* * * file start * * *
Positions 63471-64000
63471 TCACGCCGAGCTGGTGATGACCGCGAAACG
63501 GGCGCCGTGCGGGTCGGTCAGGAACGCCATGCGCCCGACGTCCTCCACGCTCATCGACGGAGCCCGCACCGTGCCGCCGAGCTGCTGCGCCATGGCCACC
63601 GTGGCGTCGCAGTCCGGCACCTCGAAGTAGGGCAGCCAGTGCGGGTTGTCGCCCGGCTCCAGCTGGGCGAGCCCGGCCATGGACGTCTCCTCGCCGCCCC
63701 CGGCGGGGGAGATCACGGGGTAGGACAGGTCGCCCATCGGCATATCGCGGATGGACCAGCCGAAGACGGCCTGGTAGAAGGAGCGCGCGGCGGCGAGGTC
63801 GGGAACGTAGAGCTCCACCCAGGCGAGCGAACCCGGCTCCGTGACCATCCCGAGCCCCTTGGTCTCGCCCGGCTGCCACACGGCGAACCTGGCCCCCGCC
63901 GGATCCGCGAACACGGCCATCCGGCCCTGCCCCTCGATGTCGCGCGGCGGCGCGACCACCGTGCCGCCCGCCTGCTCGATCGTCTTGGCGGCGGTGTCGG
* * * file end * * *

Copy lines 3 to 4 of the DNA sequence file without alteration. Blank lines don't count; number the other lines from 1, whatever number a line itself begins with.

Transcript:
63501 GGCGCCGTGCGGGTCGGTCAGGAACGCCATGCGCCCGACGTCCTCCACGCTCATCGACGGAGCCCGCACCGTGCCGCCGAGCTGCTGCGCCATGGCCACC
63601 GTGGCGTCGCAGTCCGGCACCTCGAAGTAGGGCAGCCAGTGCGGGTTGTCGCCCGGCTCCAGCTGGGCGAGCCCGGCCATGGACGTCTCCTCGCCGCCCC